Recent poll shows Americans have little faith that gov't will solve nations problems
By Charles Babington and Jennifer Agiesta, APWASHINGTON -- Americans enter 2014 with a profoundly negative view of their government, expressing little hope that elected officials can or will solve the nation's biggest problems, a new poll finds.
January 3, 2014, 12:02 am TWN
Half say America's system of democracy needs either “a lot of changes” or a complete overhaul, according to the poll conducted by the AP-NORC Center for Public Affairs Research. Just 1 in 20 says it works well and needs no changes.
Americans, who have a reputation for optimism, have a sharply pessimistic take on their government after years of disappointment in Washington.
The percentage of Americans saying the nation is heading in the right direction hasn't topped 50 in about a decade. In the new poll, 70 percent lack confidence in the government's ability “to make progress on the important problems and issues facing the country in 2014.”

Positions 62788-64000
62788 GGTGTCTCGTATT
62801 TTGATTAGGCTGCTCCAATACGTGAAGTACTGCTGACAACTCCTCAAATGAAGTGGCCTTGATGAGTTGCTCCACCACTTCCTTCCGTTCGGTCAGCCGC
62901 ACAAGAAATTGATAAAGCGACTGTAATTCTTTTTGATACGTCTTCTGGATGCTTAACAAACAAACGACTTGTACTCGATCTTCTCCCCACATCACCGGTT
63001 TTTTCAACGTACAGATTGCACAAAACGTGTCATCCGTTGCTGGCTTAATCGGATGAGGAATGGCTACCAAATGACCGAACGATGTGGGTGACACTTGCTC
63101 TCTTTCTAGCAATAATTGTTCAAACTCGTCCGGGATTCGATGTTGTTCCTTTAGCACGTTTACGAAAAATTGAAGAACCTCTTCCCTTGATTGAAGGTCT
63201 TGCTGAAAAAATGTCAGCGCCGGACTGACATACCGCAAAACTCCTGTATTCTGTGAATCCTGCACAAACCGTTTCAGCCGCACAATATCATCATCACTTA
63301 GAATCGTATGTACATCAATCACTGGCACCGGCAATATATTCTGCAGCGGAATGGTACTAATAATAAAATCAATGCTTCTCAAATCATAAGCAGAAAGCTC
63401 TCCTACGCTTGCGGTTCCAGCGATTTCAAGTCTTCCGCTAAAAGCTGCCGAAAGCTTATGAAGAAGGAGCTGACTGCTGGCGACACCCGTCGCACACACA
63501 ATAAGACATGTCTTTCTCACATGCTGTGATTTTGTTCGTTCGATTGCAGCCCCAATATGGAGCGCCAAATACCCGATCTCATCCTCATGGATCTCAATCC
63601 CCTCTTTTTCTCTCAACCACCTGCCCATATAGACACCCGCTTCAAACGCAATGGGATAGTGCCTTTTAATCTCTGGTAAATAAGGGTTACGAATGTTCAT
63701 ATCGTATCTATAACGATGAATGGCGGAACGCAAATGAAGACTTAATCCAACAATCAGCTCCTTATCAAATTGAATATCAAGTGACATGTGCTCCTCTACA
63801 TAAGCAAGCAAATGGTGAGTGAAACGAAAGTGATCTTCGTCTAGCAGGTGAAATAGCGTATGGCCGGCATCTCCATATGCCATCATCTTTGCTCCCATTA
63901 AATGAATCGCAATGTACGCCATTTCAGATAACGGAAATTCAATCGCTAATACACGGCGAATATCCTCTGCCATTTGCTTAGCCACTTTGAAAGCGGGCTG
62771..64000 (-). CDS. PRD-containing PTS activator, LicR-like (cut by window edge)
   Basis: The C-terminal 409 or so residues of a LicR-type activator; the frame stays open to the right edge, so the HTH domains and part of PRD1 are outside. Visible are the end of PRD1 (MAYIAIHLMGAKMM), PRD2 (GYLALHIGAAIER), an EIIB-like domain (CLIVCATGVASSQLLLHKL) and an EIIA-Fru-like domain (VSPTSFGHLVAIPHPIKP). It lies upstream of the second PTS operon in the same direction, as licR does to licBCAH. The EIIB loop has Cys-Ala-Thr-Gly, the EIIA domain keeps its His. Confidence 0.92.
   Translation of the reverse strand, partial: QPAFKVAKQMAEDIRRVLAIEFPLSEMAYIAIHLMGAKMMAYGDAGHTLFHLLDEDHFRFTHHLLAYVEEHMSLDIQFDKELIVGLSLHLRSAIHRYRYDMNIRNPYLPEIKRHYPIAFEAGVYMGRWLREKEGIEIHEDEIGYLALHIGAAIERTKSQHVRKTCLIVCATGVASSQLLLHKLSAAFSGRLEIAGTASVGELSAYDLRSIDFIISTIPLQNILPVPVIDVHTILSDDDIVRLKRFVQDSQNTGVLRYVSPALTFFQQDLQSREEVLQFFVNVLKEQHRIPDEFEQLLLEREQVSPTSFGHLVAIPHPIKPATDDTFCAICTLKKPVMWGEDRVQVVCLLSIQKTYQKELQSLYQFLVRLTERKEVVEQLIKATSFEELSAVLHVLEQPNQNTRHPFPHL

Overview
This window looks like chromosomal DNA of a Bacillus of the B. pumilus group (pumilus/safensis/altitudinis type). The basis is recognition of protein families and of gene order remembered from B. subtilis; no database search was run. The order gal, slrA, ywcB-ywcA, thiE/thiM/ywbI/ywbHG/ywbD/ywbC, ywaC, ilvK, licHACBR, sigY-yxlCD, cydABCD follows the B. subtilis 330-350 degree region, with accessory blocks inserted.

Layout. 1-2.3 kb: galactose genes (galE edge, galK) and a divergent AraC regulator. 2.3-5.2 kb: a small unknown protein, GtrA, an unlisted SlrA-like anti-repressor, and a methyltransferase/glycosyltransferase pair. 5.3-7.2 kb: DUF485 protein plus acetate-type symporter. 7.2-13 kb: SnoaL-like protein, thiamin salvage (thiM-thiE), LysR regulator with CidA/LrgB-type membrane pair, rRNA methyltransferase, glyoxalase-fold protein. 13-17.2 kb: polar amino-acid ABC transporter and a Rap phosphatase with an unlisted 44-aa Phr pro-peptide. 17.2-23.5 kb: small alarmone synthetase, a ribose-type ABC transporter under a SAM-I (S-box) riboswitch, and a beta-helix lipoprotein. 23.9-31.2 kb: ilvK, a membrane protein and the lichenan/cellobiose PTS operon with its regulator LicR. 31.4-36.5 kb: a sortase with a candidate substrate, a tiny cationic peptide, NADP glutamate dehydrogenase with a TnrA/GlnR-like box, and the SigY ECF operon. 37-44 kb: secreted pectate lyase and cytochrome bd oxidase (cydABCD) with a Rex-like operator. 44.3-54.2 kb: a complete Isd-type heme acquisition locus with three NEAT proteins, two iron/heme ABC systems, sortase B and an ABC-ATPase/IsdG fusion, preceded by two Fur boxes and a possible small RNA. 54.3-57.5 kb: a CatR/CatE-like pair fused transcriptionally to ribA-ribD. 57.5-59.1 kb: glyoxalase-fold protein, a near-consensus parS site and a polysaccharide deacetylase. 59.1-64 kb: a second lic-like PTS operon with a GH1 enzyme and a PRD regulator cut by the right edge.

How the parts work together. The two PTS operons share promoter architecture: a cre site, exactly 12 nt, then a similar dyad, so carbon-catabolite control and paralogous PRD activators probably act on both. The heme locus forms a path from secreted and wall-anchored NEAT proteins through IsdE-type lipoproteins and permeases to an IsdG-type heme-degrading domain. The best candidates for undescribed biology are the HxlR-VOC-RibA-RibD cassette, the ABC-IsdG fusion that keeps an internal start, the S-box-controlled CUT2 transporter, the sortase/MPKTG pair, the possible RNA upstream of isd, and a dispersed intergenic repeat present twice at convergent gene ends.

The poll comes about two months after partisan gridlock prompted the first government shutdown in 17 years.
People feel somewhat better about their personal lives. Most have at least some confidence that they'll be able to handle their own problems in the coming year. A narrow majority say they'd do a better job running the country than today's leaders in Washington.
Local and state governments inspire more faith than the federal government, according to the poll, with 45 percent at least moderately confident in their state government and 54 percent expressing that much confidence in their local government.
When asked to name up to 10 world or national problems they would “like the government to be working on” in 2014, Americans chiefly cite issues that have dominated — and often flummoxed — the White House and Congress for five years. Health care reform topped the list. It is likely, however, that those naming the issue include both opponents and supporters of U.S. President Barack Obama's sweeping health care overhaul.
Jobs and the economy were next, followed by the nation's debt and deficit spending.
Some issues that draw ample media and campaign attention rank lower in the public's priorities. No more than 3 percent of Americans listed gay rights, abortion or domestic spying as prime topics for government action.